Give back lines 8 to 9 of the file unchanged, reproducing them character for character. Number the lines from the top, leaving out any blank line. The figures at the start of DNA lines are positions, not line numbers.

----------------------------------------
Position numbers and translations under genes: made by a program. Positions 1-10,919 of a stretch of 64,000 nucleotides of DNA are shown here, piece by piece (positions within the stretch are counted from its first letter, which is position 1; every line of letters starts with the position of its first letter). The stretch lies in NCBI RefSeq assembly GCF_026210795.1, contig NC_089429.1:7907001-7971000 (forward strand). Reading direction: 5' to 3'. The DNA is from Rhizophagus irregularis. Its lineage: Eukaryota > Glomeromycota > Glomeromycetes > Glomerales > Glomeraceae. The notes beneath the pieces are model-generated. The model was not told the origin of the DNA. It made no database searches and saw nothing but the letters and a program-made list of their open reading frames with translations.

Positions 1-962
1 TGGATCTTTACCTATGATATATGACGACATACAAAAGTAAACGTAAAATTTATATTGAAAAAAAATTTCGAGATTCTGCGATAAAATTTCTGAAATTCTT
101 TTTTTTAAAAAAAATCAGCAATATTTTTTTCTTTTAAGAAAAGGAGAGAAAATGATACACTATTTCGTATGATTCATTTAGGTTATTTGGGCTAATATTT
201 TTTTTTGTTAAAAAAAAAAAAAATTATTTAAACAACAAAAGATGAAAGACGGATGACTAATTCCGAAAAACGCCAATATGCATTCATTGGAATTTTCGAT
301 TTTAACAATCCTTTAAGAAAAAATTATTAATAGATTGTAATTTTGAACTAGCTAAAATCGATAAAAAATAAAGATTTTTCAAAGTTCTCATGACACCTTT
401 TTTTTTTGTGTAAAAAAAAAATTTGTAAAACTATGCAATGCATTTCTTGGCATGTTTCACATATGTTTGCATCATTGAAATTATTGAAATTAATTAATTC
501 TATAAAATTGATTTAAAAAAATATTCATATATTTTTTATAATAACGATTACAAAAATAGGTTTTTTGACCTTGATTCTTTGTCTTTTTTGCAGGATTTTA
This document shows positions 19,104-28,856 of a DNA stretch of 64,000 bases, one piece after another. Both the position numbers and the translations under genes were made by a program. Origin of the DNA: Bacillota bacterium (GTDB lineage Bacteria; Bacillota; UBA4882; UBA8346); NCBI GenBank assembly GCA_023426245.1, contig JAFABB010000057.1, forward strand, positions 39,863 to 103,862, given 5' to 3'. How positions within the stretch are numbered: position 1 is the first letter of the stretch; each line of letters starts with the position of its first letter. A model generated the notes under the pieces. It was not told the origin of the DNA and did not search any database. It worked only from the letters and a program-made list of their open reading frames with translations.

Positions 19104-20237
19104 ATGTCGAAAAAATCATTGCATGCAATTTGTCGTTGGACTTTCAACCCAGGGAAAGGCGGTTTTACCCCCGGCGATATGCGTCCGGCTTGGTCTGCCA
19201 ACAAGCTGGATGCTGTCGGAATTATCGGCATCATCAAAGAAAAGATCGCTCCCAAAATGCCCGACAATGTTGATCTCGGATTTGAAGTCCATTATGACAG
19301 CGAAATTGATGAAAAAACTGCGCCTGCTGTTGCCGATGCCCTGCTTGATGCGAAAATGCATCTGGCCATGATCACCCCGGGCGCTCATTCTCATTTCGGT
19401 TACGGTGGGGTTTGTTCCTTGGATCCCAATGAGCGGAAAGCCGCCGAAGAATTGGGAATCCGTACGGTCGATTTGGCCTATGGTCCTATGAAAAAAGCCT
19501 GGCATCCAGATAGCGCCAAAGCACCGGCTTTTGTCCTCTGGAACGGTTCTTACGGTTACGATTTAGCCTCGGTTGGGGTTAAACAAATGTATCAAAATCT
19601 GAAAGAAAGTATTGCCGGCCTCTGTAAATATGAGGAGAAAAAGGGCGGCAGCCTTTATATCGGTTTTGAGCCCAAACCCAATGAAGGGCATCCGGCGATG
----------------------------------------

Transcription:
501 TATAAAATTGATTTAAAAAAATATTCATATATTTTTTATAATAACGATTACAAAAATAGGTTTTTTGACCTTGATTCTTTGTCTTTTTTGCAGGATTTTA
This document shows positions 19,104-28,856 of a DNA stretch of 64,000 bases, one piece after another. Both the position numbers and the translations under genes were made by a program. Origin of the DNA: Bacillota bacterium (GTDB lineage Bacteria; Bacillota; UBA4882; UBA8346); NCBI GenBank assembly GCA_023426245.1, contig JAFABB010000057.1, forward strand, positions 39,863 to 103,862, given 5' to 3'. How positions within the stretch are numbered: position 1 is the first letter of the stretch; each line of letters starts with the position of its first letter. A model generated the notes under the pieces. It was not told the origin of the DNA and did not search any database. It worked only from the letters and a program-made list of their open reading frames with translations.